NK cells in mucosal defense against infection.

Ivanova D, Krempels R, Ryfe J, Weitzman K, Stephenson D, Gigley JP - Biomed Res Int (2014)

Lung mucosa NK cells. NK cells found in the lung during the steady state exhibit a mature phenotype being CD27loCD11bhi in mice and CD56dim⁡ CD16+ in humans suggesting that after development in the bone marrow immature (iNK, pink) and or mature (mNK, green) NK cells found in the blood home to the lung and may not require a specific signal or cell-cell interaction in a secondary lymphoid organ to migrate. Lung microbiome could impact NK cell development and/or function. During infection by a pathogen (red circle), dendritic cells in the lamina propria of the lung are triggered via pattern recognition receptors (PRRs) to produce inflammatory cytokines including IL-12 and IL-23. This in combination with recognition of infected cells by activating receptors (Ly49 mouse, KIR human, NKp both) on NK cells results in activation of resident NK cell populations to produce IFNγ, IL-17, and be cytolytic (CTL).
© Copyright Policy
Related In: Results  -  Collection

License
Show All Figures
getmorefigures.php?uid=PMC4150440&req=5

fig1: Lung mucosa NK cells. NK cells found in the lung during the steady state exhibit a mature phenotype being CD27loCD11bhi in mice and CD56dim⁡ CD16+ in humans suggesting that after development in the bone marrow immature (iNK, pink) and or mature (mNK, green) NK cells found in the blood home to the lung and may not require a specific signal or cell-cell interaction in a secondary lymphoid organ to migrate. Lung microbiome could impact NK cell development and/or function. During infection by a pathogen (red circle), dendritic cells in the lamina propria of the lung are triggered via pattern recognition receptors (PRRs) to produce inflammatory cytokines including IL-12 and IL-23. This in combination with recognition of infected cells by activating receptors (Ly49 mouse, KIR human, NKp both) on NK cells results in activation of resident NK cell populations to produce IFNγ, IL-17, and be cytolytic (CTL).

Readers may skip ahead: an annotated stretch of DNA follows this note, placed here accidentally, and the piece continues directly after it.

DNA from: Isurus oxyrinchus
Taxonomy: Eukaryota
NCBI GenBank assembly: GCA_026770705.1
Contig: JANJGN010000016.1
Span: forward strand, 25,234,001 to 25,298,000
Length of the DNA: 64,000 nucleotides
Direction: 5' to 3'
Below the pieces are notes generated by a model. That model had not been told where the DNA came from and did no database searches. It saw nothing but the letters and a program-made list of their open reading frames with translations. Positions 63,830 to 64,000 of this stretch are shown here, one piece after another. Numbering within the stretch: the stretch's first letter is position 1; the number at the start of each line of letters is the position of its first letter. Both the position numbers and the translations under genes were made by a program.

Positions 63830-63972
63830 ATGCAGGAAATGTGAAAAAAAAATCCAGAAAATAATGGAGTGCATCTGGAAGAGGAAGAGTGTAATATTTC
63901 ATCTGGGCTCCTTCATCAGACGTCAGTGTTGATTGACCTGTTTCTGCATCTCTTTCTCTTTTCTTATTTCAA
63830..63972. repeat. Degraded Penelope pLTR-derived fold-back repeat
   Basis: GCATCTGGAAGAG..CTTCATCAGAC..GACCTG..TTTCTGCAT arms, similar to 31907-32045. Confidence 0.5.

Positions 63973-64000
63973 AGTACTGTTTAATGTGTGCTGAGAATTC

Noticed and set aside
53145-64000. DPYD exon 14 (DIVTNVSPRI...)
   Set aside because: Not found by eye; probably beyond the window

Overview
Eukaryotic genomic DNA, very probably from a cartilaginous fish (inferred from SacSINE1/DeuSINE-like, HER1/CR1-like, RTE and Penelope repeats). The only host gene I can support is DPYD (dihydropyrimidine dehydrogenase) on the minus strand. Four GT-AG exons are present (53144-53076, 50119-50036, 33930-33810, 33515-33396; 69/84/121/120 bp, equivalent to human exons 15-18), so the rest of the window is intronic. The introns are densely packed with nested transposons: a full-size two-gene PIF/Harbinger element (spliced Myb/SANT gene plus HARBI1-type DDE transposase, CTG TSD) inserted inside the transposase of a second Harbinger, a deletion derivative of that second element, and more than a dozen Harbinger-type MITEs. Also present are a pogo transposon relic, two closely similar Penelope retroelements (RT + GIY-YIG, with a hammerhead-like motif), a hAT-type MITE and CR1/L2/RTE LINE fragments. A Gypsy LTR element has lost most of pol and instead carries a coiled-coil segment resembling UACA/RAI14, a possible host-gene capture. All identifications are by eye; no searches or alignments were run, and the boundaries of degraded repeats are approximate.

Mentions: 10% of total lung resident lymphocytes are NK cells. This is a higher NK cell number than other nonlymphoid organs highlighting their importance in this tissue [24]. They are primarily found along with other lymphocytes in the lung epithelium and vascular tissues [24, 25]. In humans, lung resident NK cells are CD56dim⁡ CD16+ and mostly NKp46+ similar to NK cells in the blood suggesting a mature phenotype capable of being cytotoxic and producing cytokines [26]. In mice the more mature NK cell phenotype is found in the lung epithelium, which is CD27lo  CD11bhi, very similar in function to the human subset. In the naïve state, these two phenotypes of NK cells in both human and mouse compose 80–90% of all NK cells present in the lung tissue [13, 25]. The maturation status of most lung NK cells resembles those from blood. However a recent study identified a population of NK cells in the lung capable of being further differentiated [27]. This study demonstrated that, unlike bone marrow precursors, the lung precursor cells when cultured in vitro expressed more Ly49 receptors. These results suggest that both mature and immature NK cells are present in the lung and that the murine lung microenvironment could condition NK cells separately from the bone marrow. In humans, other than classical NK cell marker phenotype (CD56 and CD16) approximately 30% of lung resident NK cells express KIRs including KIR2DL2, KIR2DL3, KIR3DL1 and KIR2DS2. Nearly 80% of the CD56bright population expressed CD94 similar to the phenotypes found in peripheral blood [26, 28]. Murine and human lung microenvironments may differ in their ability to modify resident NK cells. In humans support for tissue specific microenvironment conditioning of NK cells comes from studies of pulmonary sarcoidosis and non-small-cell lung cancer [26, 28]. NK cells express less KIR in bronchiolar lavage fluid (BALF) in these situations than in the naïve state. Interestingly, peripheral blood NK cells also had lower KIR expression. Whether or not the change observed in BALF was from migrating cells is not known. The observations in BALF support a role for tissue specific microenvironment conditioning of NK cells. However, the more mature phenotype of resident NK cells in the lung is suggestive of a blood origin (Figure 1). Currently, much is still not known about the mechanisms behind these changes and whether in the healthy state tissue resident human NK cell phenotypes can be modified by the lung.